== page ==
A conversation with an Orthodox Christian monk sharing his perspective on God, existence, and the meaning of life. This is the second digital letter in a series dedicated to the exploration of existential questions.
I’m sitting in front of my computer screen now, cursor blinking, and I’m literally scratching my head over how to talk about truth. I keep thinking that there must be a story to share that will allow me to transfer my mental process to you. But, maybe that’s forcing it. I do know that truth can’t be forced.
I watch a dog being walked down the street – sniffing, peeing, barking, wagging – as its owner is on his cell phone – texting, flipping, reading, seeing. They are both engaged in the same general activity – going for a walk – but they are not having the same experience. What’s true for dog is not true for man, even though they are experiencing the same time and space. They experience time and space differently.
My mind accuses me: “This is not a good example of the relative nature of truth…Seriously? A dog and a man?” I know. It’s not very good. But I’m trying to ease you into this idea of the subjectivity of truth because Fr. Silouan’s insights on it go deep quickly in the audio shared below.
There’s also a part of me that is tip-toeing around this topic because truth is something that people take very seriously. People die for what’s true. I don’t want you to plug up your ears if you hear me say that I think truth is relative because then you’ll miss hearing Fr. Silouan’s illuminating answer about how we might approach understanding truth about God, the universe, and self.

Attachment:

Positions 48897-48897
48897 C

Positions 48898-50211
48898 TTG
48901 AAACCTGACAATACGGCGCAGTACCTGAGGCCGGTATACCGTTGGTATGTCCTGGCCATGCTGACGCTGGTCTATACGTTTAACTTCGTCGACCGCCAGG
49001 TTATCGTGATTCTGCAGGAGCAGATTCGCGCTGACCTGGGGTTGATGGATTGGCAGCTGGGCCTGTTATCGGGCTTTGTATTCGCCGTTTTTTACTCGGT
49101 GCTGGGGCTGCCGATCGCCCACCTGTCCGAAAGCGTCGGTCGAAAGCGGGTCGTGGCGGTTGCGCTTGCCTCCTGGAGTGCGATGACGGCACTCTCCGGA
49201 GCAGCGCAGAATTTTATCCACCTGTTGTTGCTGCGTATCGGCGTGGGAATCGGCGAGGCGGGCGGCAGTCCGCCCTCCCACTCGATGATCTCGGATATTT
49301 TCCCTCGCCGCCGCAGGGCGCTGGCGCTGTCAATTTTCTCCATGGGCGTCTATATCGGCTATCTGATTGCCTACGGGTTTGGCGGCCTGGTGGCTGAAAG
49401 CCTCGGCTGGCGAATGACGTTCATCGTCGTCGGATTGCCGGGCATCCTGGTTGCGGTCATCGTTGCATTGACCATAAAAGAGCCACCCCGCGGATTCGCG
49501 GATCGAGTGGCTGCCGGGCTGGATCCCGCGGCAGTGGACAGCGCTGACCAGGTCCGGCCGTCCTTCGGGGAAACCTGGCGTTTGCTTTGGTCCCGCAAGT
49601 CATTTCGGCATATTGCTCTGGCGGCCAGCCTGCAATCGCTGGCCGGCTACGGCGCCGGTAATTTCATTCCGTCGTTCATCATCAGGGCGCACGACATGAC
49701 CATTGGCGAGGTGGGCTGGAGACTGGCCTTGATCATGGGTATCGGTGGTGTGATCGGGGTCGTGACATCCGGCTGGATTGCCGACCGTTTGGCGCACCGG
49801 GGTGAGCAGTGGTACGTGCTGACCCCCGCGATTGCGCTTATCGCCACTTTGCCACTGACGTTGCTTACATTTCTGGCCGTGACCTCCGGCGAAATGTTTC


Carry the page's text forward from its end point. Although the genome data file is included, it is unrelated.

While at the monastery, Fr. Silouan and I had many conversations about truth and knowledge of God. I kept coming back to the question: “Is knowledge of God subjective?” Meaning, if I’m a unique person drawing conclusions about God based on my own experiences, then won’t I inevitably draw a different conclusion about who God is than you do? (Religious leaders fear the divisive potential that an affirmative response to this question might bring. (ie. When praying, are we praying to the same God?))
For the greater part of my life, I have longed to understand truth, God, and the universe in a psychological way, experiencing many headaches and bouts of depression as a result. Why could I not know God? I wondered. But, more painful than not knowing was my inability to accept the answers (the “truths”) about God that I’d been offered. How could I truly know? I didn’t want dogma. I wanted experiential knowledge.
In his reply to my question about the subjective nature of truth, Fr. Silouan talks more about what it means to be a person than what it means to know a truth. Explore with me, through this 5-minute response, how knowing and being are two very different ways of wrestling with what’s true.
Listen to Fr. Silouan’s response:
Peace and good,
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